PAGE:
And it shall come to pass, if ye shall hearken diligently unto My commandments which I command you this day, to love HaShem your G-d, and to serve Him with all your heart and with all your soul,that I will give the rain of your land in its season, the former rain and the latter rain, that thou mayest gather in thy corn, and thy wine, and thine oil.  And I will give grass in thy fields for thy cattle, and thou shalt eat and be satisfied.

Take heed to yourselves, lest your heart be deceived, and ye turn aside, and serve other gods, and worship them;  and the anger of HaShem be kindled against you, and He shut up the heaven, so that there shall be no rain, and the ground shall not yield her fruit; and ye perish quickly from off the good land which HaShem giveth you. 

Though, according to Jewish Virtual Library, "[i]n Reform prayer books, the second paragraph of the Shema is often omitted because the doctrine of retribution is different in the Reform movement."

The events celebrated this time of year, the gift of Torah and the Ten Commandments to Moses and the Children of Israel, occurred about 3,250 years ago, long before the advent of Christianity or of Islam.  Using 25 years to a generation, it was about 130 generations ago.   What if the contract meant that by living apart, by following dietary and other laws, the result was that even through diaspora to Babylon, and through North Africa and Europe, generally smart people associated with and had children with other generally smart people — thus giving their progeny (including Rabbi Starr and his kids) the intellectual tools to engage in commerce, trading in commodities and currencies, composing symphonies, making scientific discoveries, and writing software code?  Not exactly grass for their fields or rain for their lands, but not dissimilar, either.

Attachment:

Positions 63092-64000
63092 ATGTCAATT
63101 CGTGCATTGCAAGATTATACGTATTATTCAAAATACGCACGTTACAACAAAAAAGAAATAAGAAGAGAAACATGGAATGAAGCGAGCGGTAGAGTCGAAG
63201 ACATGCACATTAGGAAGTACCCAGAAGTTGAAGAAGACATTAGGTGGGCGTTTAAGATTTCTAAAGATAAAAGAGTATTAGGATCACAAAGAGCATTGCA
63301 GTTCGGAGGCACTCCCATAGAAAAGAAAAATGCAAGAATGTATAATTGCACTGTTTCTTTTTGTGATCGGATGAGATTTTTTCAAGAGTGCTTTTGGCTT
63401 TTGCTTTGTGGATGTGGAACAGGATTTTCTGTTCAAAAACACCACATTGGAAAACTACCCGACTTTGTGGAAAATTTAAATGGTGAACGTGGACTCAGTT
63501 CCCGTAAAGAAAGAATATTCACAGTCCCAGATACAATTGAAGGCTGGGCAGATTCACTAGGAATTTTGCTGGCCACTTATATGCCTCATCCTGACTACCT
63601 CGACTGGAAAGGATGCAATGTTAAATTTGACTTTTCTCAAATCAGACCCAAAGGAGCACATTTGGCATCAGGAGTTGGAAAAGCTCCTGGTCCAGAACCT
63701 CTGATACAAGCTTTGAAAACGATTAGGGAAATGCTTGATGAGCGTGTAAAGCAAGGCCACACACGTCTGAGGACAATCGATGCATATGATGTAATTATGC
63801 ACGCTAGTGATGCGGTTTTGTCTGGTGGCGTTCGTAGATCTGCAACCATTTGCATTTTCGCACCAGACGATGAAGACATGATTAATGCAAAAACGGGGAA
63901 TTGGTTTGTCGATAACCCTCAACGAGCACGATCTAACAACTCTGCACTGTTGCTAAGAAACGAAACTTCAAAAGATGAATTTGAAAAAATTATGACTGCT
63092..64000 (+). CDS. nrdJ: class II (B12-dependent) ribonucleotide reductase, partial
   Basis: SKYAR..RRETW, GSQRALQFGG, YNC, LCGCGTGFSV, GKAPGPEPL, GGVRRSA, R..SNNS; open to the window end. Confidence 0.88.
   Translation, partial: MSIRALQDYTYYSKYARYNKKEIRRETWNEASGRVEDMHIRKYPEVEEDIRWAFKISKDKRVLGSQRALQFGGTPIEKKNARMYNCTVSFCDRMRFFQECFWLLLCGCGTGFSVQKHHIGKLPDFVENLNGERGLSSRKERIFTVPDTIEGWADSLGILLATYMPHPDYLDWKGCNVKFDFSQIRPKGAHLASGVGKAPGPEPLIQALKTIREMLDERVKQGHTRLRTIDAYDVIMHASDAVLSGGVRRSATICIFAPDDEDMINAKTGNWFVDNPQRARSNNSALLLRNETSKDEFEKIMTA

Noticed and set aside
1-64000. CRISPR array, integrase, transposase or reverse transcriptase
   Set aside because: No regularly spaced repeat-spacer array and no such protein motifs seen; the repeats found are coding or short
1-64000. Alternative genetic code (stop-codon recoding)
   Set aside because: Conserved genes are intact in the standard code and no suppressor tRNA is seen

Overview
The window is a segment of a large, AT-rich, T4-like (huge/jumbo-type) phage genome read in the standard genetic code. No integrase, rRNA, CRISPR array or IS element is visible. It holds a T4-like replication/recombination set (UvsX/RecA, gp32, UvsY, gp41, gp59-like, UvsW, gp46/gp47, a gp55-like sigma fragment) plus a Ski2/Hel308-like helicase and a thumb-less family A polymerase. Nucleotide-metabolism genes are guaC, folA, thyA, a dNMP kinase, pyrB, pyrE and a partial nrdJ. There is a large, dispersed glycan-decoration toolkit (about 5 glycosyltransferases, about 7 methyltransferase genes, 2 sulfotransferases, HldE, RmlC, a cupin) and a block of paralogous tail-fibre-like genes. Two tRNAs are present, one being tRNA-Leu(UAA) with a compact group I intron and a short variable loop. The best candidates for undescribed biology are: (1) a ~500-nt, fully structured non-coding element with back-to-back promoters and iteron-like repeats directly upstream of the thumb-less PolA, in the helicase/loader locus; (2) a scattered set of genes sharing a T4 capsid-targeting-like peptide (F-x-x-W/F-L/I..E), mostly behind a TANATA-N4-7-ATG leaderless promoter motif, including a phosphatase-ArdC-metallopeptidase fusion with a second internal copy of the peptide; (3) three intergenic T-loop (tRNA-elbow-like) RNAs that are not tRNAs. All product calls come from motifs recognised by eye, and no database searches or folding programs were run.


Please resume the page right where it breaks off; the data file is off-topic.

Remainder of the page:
Aaron Starr knows full well of the existential threat facing American Jewry, as we have discussed it at length.  Young Jewish families (indeed, much of America) are having so few children and engaging in so much intermarriage that the demographic demise of non-Orthodox Jews in America is widely forecast.  

In a Times of Israel blog post, he described the situation in his own family: maternal grandparents were Holocaust-survivors; their three children and four (now 40-something) grandchildren (one of whom is Aaron Starr) have produced four great grandchildren.  That is seven adult progeny of two Holocaust survivors having only eight children among them.  It is a fertility rate of 1.14, and it resembles a neighborhood in which almost all the families have only one child.  If he thinks Jews should become as numerous as pollen seeds on a June afternoon in Michigan, he could have or adopt another child or two.  Or encourage others to do so.

Aaron Starr was raised in a Reform household, trained in a Reform yeshiva, and several years ago converted to become a Conservative rabbi.  Unlike Rabbi Starr, I was raised in a family of Conservative Jews.  I don't view the covenant between God and His chosen people as in any way broken.

I think apologies are in order.  However, I think they should originate in Southfield, Michigan, not in the Heavens. 

Elliot Eisenberg has a master's degree in economics and was an award-winning journalist and magazine editor before beginning a business career.